|Dollars and cents can add up over time|
If you ask young people – perhaps like yourself or your child or grandchild – why they aren’t contributing to retirement accounts, you’ll usually get one of two answers. You might hear something like “Retirement? That’s like 50 years from now. I’ll be lucky if I even get there!” Well, as we already said, the younger you start the better, so that’s not really a good excuse. The other common response you can expect to hear is “Where am I going to get the money to contribute to an IRA?” And that’s something we can comment on.
On December 23, 2011 Congress passed a two month extension of the payroll tax holiday effective through the end of February 2012 (it has since been extended through the end of the year). So what exactly is the payroll tax holiday? It’s a reduction of 2% of the Social Security tax that’s assessed on wages. Normally, the rate is 6.2%, but effective at least through the end of the year, the rate is 4.2%. Someone earning a $50,000 salary would end up with an extra $1,000. That may not sound like a lot of money, but believe it or not, contributing even just a thousand dollars a year over an extended period of time can add up to big bucks. For instance, if a 22 year-old were to begin contributing $1,000 a year to a Roth IRA and did so until he retired at 65, compounded at 8%, he could expect to have over $350,000 in his Roth IRA – completely tax free!! That’s not chump change.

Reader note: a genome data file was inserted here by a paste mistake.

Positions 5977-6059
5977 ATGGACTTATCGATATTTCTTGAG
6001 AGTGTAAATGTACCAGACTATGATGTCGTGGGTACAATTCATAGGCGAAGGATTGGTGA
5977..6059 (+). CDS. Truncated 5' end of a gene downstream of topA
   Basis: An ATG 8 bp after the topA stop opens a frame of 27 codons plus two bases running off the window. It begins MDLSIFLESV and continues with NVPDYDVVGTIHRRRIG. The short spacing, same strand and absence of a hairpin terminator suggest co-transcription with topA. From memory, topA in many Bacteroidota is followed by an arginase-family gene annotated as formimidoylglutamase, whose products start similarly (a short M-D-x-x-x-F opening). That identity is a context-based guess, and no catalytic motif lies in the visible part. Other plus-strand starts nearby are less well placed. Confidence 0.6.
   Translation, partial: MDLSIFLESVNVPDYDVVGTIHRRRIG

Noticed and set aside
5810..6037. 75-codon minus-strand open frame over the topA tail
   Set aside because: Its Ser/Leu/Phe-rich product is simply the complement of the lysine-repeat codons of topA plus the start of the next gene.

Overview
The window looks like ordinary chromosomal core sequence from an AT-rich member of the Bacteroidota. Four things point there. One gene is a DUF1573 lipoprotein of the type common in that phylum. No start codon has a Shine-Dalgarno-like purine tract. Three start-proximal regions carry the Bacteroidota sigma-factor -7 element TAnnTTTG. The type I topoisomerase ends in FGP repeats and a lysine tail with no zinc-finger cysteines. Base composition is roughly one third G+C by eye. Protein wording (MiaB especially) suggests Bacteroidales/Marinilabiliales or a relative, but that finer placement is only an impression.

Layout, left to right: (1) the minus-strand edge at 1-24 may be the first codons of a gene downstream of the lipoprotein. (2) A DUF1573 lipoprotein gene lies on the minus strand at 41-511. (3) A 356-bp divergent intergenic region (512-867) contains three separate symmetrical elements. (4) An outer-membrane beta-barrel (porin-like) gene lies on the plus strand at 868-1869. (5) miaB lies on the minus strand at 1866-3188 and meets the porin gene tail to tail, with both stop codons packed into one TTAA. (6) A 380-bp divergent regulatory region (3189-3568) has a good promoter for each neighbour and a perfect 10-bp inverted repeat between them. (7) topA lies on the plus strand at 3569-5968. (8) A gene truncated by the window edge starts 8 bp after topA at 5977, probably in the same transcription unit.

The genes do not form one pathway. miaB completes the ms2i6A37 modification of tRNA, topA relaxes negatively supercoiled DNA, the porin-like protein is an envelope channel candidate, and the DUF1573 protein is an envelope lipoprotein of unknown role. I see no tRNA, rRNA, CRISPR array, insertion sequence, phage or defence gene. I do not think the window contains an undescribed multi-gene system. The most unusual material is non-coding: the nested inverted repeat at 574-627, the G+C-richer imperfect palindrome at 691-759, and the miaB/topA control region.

Maybe it’s the money that will be saved thanks to the payroll tax holiday, maybe it’s working an extra overtime shift once per month or maybe it’s eating out one less time a week – however you do it, it’s clear that starting to save early is one of the true keys to successful retirement saving.
Today's article is part of the #RothIRAMovement. Nearly 140 financial writers and bloggers are spreading the Roth IRA word across the web today. Ed Slott and Company is a proud participant of the idea created by Jeff Rose over at Good Financial Cents.
-By Jeffrey Levine and Jared Trexler